Judge Jim Thomas once maintained the clocks at the Newark bus station. Nothing was on time.
"If you ever wonder where your dreams come from, look around: This is where they're made."
The phrase "movie magic" has been bandied about so often that it has become meaningless, just another empty phrase run into the ground. However, there was a time when movie magic was more than a cliché: when the movies were new, when literally no one had ever seen anything like it—not even the people making the movies. Georges Méliès was one of those early pioneers. Captivated, he built his own studio, even his own camera and projector, and promptly redefined the notion of what was possible with the new medium—and then he disappeared into obscurity.
Paramount now brings us Hugo (Blu-ray). Based on the children's novel, The Invention of Hugo Cabret, by Brian Selznick, the movie is Martin Scorsese's tribute to the man who inspired so many filmmakers.
Facts of the Case
Behind the walls of a Parisian train station hidden apartment lives young Hugo Cabret (Asa Butterfield, Nanny McFee Returns). From within the walls of the station, Hugo watches life unfold below. Brought to the station by his drunken uncle after his father (Jude Law, Sherlock Holmes) was killed in a museum fire, Hugo has learned how to maintain all the clocks in the station. Now, he moves around within the walls of the station, winding the clocks and keeping an eye on things, occasionally emerging to swipe the odd pastry, being careful to steer clear of the watchful gaze of the station inspector (Sacha Baron Cohen, Borat).
In his spare time, Hugo works on repairing an automaton, a robot-like device that he and his father had been working on before his death. Convinced that the automaton carries a message from his father, Hugo is obsessed with fixing it, occasionally pilfering parts from the toy shop. One day, he is a little too slow and is caught by the wily toymaker (Ben Kingsley, Sneakers). Hugo escapes, but the toymaker confiscates his notebook, which has all the drawings and notes Hugo's father made while working on the automaton. Desperate to recover the notebook, Hugo enlists the help of the toymaker's goddaughter Isabelle (Chloë Grace Moretz, Let Me In). Through their budding friendship, they unlock the automaton's secret. Their discovery will open up new worlds for them, and, with a little luck, they just might help her godfather regain a treasure most precious—his dreams.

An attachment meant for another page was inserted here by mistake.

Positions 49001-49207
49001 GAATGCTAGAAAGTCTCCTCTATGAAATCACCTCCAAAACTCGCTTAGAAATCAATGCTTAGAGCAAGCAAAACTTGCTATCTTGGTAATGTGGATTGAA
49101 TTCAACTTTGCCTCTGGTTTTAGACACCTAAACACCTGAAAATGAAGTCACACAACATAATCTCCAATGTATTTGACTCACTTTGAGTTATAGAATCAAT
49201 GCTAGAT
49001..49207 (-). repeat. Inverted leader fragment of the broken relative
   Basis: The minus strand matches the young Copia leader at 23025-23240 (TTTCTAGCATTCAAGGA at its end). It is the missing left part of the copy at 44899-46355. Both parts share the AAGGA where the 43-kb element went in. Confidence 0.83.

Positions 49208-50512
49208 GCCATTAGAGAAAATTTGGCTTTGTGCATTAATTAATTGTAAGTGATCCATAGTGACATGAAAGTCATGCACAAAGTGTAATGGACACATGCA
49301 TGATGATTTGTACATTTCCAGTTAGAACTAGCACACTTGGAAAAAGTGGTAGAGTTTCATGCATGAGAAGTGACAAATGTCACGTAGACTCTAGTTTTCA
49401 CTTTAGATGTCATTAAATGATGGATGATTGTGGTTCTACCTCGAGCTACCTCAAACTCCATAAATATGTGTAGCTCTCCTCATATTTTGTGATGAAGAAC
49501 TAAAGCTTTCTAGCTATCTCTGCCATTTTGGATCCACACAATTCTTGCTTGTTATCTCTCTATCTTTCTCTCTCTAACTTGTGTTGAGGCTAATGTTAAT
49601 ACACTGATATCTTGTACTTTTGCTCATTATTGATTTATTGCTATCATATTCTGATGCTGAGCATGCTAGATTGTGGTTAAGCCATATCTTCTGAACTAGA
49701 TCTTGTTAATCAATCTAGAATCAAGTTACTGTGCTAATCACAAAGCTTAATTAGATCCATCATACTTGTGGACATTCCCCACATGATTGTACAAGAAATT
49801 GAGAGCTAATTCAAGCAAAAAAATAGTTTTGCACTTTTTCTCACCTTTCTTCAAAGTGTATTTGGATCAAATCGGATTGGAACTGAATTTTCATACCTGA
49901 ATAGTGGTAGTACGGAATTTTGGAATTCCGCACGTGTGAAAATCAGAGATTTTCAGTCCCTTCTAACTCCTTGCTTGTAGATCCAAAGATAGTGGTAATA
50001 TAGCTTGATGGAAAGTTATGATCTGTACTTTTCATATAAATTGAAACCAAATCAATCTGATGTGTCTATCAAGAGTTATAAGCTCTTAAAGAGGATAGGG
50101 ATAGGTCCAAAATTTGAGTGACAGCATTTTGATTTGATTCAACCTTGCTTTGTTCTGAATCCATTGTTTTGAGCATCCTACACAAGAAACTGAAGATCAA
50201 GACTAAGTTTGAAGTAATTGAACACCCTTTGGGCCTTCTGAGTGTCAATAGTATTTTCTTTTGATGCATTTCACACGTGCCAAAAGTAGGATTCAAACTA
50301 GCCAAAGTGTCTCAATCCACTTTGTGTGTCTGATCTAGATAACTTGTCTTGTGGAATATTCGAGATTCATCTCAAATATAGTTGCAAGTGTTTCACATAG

There are really two separate stories within Hugo: The tale of Hugo, and the life of Georges Méliès. The good news is Scorsese tells both stories brilliantly. From the opening shot—a long CGI tracking shot that transitions into one of Scorsese's patented tracking shots through the train station, the visual magic sucks you into Hugo's world. For the first hour, the film is enchanting, with Hugo weaving through the train station as little vignettes unfold before him. It is a virtuoso performance from a director who has had so many such moments scattered through his career.
There was more than a little skepticism when Scorsese announced that he would be shooting the movie in 3-D. However, the results demonstrate just how effective 3-D can be—when it's used as an artistic tool, not a marketing gimmick. This disc is the 2-D version (a 3-D Blu-ray is also being released), but you can see how Scorsese frames his shots so that they are captivating in two dimensions—3-D simply accentuates them. In fact, Scorsese comments in the making-of featurette that they tweaked the 3-D effect throughout the movie, punching it up or dialing it back some to produce exactly the effect he wanted.